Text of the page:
One-Year Anniversary of Michael Brown’s Death in Ferguson

© REUTERS / Jim Young Snow falls on a memorial on the 100th day since the shooting death of Michael Brown in Ferguson, Missouri
Snow falls on a memorial on the 100th day since the shooting death of Michael Brown in Ferguson, Missouri - Sputnik International
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Sunday marks the first anniversary since a white police officer shot and killed unarmed African-American teenager Michael Brown in August last year in Ferguson, Missouri.

Protestors hold a candle-light vigil outside the Ferguson Police Department in Ferguson, Missouri, March 12, 2015 - Sputnik International
Ferguson Remembers Michael Brown, Demands Justice for All
WASHINGTON (Sputnik) — Brown’s death at the hands of a white policeman triggered mass protests across the United States and ignited a national debate on racial inequality and the use of excessive force in the policing of minority communities.

On August 10, 2014, white police officer Darren Wilson shot dead unarmed 18-year-old African American Michael Brown.

The teenager was said to have been a suspect in a convenience store robbery. Local authorities, however, said the police officer was not aware of the fact at the time. According to the city’s police, Brown was stopped because he was "walking down the middle of the street blocking traffic."

The official autopsy of Brown showed that the teenager had been shot at close range possibly trying to go for the officer's firearm. Forensic experts have found that Wilson fired his weapon no less than six times.

Violent riots erupted in Ferguson following the deadly shooting. SWAT team forces in riot gear confronted hundreds of protesters. Police fired tear gas and rubber bullets at the crowd. Some demonstrators fought back by throwing Molotov cocktails and other objects at the officers.

Police officers take a protester into custody Tuesday, Nov. 25, 2014, in Ferguson, Mo. - Sputnik International
Ferguson Police Use New Tactics Against Protesters - Activist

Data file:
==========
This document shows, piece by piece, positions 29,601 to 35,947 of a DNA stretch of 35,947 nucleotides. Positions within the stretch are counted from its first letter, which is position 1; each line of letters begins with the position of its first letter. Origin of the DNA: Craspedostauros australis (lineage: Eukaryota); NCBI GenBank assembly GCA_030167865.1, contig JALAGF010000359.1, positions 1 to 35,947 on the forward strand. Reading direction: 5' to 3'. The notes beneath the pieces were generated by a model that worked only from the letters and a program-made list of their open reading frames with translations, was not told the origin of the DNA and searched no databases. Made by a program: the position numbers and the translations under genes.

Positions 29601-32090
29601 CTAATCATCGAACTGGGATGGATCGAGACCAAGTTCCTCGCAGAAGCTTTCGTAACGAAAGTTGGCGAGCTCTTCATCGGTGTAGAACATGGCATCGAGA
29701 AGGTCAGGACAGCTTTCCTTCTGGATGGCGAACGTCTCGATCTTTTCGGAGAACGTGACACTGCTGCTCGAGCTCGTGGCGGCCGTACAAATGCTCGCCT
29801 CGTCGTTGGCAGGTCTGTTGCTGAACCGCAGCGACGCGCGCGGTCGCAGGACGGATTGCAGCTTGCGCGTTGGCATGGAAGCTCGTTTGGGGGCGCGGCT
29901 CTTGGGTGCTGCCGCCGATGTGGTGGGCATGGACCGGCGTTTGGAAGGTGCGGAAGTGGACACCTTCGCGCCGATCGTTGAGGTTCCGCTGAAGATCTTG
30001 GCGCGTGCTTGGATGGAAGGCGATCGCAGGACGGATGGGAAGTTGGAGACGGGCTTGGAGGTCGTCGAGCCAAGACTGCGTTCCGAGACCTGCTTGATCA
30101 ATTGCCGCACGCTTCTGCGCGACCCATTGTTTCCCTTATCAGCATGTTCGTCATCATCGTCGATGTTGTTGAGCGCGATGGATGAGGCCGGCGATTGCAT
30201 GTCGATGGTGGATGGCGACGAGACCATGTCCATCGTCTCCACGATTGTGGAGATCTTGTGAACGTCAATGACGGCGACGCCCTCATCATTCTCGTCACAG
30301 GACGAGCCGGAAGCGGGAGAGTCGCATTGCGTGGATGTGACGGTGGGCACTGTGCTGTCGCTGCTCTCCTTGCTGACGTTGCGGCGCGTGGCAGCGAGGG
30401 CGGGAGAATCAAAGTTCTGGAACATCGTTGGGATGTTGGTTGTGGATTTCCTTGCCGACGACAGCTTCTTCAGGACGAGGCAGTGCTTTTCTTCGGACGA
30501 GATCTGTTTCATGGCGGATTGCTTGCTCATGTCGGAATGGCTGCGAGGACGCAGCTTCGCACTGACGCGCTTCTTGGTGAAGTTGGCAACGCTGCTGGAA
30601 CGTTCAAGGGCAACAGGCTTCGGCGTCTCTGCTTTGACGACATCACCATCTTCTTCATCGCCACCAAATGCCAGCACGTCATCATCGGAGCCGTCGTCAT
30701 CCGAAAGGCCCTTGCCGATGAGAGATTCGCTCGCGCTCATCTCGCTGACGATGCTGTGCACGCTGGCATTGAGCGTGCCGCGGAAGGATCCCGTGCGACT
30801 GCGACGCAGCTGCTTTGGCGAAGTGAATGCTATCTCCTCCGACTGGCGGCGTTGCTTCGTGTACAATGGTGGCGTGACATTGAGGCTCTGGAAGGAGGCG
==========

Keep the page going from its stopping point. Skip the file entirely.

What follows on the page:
On August 16, Missouri Governor Jay Nixon imposed a state of emergency and declared a curfew in Ferguson amid ongoing protests. Two days later Nixon signed an order to allow a National Guard unit into Ferguson over continued unrest.

Protests over police brutality also erupted in other US cities, including Washington, DC. On August 24, hundreds of peaceful protesters took to the streets in the US capital to show support for Michael Brown and stand in solidarity with the people of Ferguson.

The protesters demanded the arrest of the police officer who shot the teenager, as well as the demilitarization of the police, and the institutionalization of civilian review boards of the police with the right to hire and fire.

On November 25, 2014, a St. Louis grand jury found Darren Wilson not guilty in the death of Brown. Wilson told reporters that he did his job right.

A new wave of violent protests erupted in Ferguson after the grand jury’s decision. Demonstrators set fire to several businesses and police cars, while police officers resorted to tear gas to disperse crowds.

Ferguson Police Chief Thomas Jackson speaks in Ferguson. File photo - Sputnik International
Ferguson City Council Works With DOJ on Police Reforms - Member
A number of other US cities, including New York City and Los Angeles, joined the protests.

The United States has seen a spike in police killings since Brow’s death. US police have killed at least 360 people since the beginning of 2015, according to the Killed By Police incident-monitoring website. In most of the cases police officers used excessive force against African-Americans.

In December 2014, US President Barack Obama requested congressional approval for a $263-million grant to equip police officers with body cameras that would record officers’ interactions.

To commemorate Brown’s death on August 9, 2014, Don’t Shoot Coalition alongside churches and activist groups is holding events across the St. Louis, Missouri region between August 7 and 10.

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